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JOY DUNLOP - Faileasan (Reflections)

JOY DUNLOP - Faileasan (Reflections)
Sradag Music SRM004

Joy is an accomplished young Gaelic singer (and step-dancer) from Argyll, currently based in Glasgow. Her life-long fascination with, and devotion to the promotion of, Scotland’s traditional music has led her to making her career in singing, showcasing Gaelic music and song in a contemporary way yet one that remains true to its roots. Her debut CD Dùsgadh (Awakening), released barely a couple of years ago, put Joy’s wonderfully pure-toned singing voice through its paces on a representative range of material – which, though sung entirely in the original Gaelic, presented no whiff of exclusivity or impenetrability but instead a thoroughly charming and accessible listening experience.

Entertainment that’s given the additional dimension of education, in the form of subliminal learning: a quality that’s enhanced even further on Joy’s follow up disc Faileasan. Joy’s intention here has been to present authentic source material from rural Argyll, the sheer richness of whose local Gaelic song tradition is often underestimated and even overlooked. Joy has also drawn on the local area’s expertise for every aspect of the record’s production, from the engagement of backing musicians to CD design and photography and use of the celebrated An Tobar recording studio, while ensuring the primary focus remains on the songs themselves. Many of these celebrate, or at very least give mention to, the beauties of the local landscape – for instance, Eilean Luinn (composed by a native of that very island just south of Oban) and the feisty waulking song ’S Fhad’ An Sealladh. Other musical genres explored on this disc include the lullaby (the beautiful Crònan Chàrsaig, written in 1958); the ironic, humorous courting song (Ma Phósas Mi Idir…); and the lament (the extraordinary Cumha Chailein Ghlinn Iubhair, composed by the bard Duncan Bàn MacIntyre after the murder of Colin Campbell of Glenure, which is a real discovery and receives a breathtakingly poised a cappella account from Joy here).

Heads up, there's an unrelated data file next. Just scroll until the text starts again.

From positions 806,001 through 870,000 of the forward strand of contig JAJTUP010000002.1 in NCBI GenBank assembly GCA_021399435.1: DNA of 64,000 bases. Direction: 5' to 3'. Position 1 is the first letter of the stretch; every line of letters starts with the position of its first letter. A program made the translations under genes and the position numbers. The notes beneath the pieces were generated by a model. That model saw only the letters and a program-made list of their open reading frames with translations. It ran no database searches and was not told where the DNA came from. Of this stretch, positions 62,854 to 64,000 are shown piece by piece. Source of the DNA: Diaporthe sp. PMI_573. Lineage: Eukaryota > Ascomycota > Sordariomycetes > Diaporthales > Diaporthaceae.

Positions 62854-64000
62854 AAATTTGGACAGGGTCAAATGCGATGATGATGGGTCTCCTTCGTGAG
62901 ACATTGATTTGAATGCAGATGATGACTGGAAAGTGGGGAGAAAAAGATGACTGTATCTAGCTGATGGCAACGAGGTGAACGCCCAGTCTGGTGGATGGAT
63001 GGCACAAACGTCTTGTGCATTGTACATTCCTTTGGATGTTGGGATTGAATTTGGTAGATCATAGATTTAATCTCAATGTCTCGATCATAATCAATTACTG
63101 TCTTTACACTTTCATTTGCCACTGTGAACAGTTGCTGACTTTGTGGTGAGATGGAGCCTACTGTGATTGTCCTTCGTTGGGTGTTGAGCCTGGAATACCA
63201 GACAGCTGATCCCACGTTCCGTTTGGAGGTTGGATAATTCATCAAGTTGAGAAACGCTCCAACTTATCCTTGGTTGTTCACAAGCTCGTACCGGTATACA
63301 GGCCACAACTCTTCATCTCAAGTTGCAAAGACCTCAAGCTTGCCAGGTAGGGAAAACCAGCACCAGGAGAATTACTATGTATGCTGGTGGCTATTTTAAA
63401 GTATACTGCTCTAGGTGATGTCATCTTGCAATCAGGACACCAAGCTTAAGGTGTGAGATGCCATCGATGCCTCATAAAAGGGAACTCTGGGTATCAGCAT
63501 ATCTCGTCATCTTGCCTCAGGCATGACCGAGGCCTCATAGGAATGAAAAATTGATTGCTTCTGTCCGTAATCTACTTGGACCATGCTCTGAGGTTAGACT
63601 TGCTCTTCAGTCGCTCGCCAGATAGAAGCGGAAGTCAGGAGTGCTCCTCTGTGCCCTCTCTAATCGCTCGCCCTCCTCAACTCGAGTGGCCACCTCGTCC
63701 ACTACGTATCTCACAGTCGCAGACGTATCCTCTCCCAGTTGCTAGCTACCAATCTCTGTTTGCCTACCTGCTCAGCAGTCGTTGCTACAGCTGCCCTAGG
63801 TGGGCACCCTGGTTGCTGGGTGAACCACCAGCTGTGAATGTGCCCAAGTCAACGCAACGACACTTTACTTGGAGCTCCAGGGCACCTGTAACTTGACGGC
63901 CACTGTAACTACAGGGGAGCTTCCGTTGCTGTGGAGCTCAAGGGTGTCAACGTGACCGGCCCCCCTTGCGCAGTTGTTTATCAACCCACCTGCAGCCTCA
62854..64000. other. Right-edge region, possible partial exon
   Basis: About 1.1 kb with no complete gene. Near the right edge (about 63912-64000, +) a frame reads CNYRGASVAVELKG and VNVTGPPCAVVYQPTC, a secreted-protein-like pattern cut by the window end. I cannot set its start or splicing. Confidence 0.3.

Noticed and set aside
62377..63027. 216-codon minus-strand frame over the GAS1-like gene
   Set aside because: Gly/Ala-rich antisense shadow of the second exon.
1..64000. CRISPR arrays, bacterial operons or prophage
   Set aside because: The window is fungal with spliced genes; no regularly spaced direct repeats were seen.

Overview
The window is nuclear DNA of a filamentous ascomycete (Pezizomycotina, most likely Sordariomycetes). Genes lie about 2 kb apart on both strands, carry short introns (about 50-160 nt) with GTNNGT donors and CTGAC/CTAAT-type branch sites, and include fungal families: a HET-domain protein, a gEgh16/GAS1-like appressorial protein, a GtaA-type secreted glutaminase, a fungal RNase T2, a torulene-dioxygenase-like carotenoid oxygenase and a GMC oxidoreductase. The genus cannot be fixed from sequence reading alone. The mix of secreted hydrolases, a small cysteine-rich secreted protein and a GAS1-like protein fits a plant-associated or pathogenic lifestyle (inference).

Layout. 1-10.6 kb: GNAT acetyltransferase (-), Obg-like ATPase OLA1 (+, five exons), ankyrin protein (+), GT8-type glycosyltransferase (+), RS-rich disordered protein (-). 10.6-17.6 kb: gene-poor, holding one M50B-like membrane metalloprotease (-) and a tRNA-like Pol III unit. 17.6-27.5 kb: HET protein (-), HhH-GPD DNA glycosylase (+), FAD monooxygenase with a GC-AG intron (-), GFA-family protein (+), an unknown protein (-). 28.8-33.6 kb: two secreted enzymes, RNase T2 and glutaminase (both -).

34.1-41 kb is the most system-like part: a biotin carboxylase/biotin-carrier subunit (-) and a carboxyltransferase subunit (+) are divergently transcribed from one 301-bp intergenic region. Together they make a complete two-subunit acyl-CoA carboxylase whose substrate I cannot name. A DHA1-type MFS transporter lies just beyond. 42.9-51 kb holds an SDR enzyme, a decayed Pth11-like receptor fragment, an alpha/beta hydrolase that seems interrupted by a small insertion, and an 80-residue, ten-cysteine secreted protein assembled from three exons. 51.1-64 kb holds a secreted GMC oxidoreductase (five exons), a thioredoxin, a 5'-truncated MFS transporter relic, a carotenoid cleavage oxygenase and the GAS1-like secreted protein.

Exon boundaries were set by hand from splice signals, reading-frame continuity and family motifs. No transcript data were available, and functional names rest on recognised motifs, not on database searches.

Temporally speaking, the material tackled for this disc ranges from typically animated traditional puirt a beul (mouth music) to a very recent composition, Mary Ann Kennedy’s setting of Iain Crichton Smith’s words in praise of Taynuilt village (where the poet lived for many years before his death in 1998). With the possible exception of the latter sounding a wee touch too florid and over-ornamented, the musical arrangements Joy and her collaborators have provided for these songs are models of restraint and taste, with fleet-footed (not in the slightest bit heavy-handed) percussive backbeats from James MacIntosh where necessary. Variety of texture is provided by judicious alternation of guitar (Sorren Maclean) and piano (Andrew Dunlop) as the basic accompanying instrument, this then being further fleshed out by fiddle (Aidan O’Rourke, Rona Wilkie), accordion (Donald Shaw), or pipes (Lorne MacDougall) in various simple but effective combinations.

Standouts within this very persuasive set include the aforementioned lament, An Roghainn (Donald Shaw’s own setting of a Sorley MacLean poem), and the pleading love song Buain Na Raineich Taobh Loch Èite – but in truth each one of the eleven tracks possesses its own special character. And once again the language proves no barrier to our understanding, due to the excellent presentation of the disc – for full texts and translations are provided in the copious booklet. So this attractive release will I’m sure amply fulfil Joy’s stated aim in showcasing some of Argyll’s unjustly neglected musical heritage, hopefully also prompting a demand for a further selection of this material in due course.

David Kidman


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This album was reviewed in Issue 95 of The Living Tradition magazine.